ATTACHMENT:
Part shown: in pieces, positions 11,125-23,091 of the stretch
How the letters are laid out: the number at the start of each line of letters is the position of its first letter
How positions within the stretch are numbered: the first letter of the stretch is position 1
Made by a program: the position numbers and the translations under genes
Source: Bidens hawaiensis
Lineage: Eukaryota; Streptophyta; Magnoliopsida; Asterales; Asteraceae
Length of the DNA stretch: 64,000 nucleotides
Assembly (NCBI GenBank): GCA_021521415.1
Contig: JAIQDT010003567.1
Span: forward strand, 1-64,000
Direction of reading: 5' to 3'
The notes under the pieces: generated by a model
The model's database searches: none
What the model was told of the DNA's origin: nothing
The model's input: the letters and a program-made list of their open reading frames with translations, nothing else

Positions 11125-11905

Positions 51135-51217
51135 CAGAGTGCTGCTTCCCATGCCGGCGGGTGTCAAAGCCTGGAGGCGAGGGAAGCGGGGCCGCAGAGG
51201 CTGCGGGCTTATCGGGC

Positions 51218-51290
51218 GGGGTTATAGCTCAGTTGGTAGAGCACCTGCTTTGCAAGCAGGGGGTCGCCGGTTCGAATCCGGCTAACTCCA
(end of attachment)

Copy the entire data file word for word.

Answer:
Part shown: in pieces, positions 11,125-23,091 of the stretch
How the letters are laid out: the number at the start of each line of letters is the position of its first letter
How positions within the stretch are numbered: the first letter of the stretch is position 1
Made by a program: the position numbers and the translations under genes
Source: Bidens hawaiensis
Lineage: Eukaryota; Streptophyta; Magnoliopsida; Asterales; Asteraceae
Length of the DNA stretch: 64,000 nucleotides
Assembly (NCBI GenBank): GCA_021521415.1
Contig: JAIQDT010003567.1
Span: forward strand, 1-64,000
Direction of reading: 5' to 3'
The notes under the pieces: generated by a model
The model's database searches: none
What the model was told of the DNA's origin: nothing
The model's input: the letters and a program-made list of their open reading frames with translations, nothing else

Positions 11125-11905

Positions 51135-51217
51135 CAGAGTGCTGCTTCCCATGCCGGCGGGTGTCAAAGCCTGGAGGCGAGGGAAGCGGGGCCGCAGAGG
51201 CTGCGGGCTTATCGGGC

Positions 51218-51290
51218 GGGGTTATAGCTCAGTTGGTAGAGCACCTGCTTTGCAAGCAGGGGGTCGCCGGTTCGAATCCGGCTAACTCCA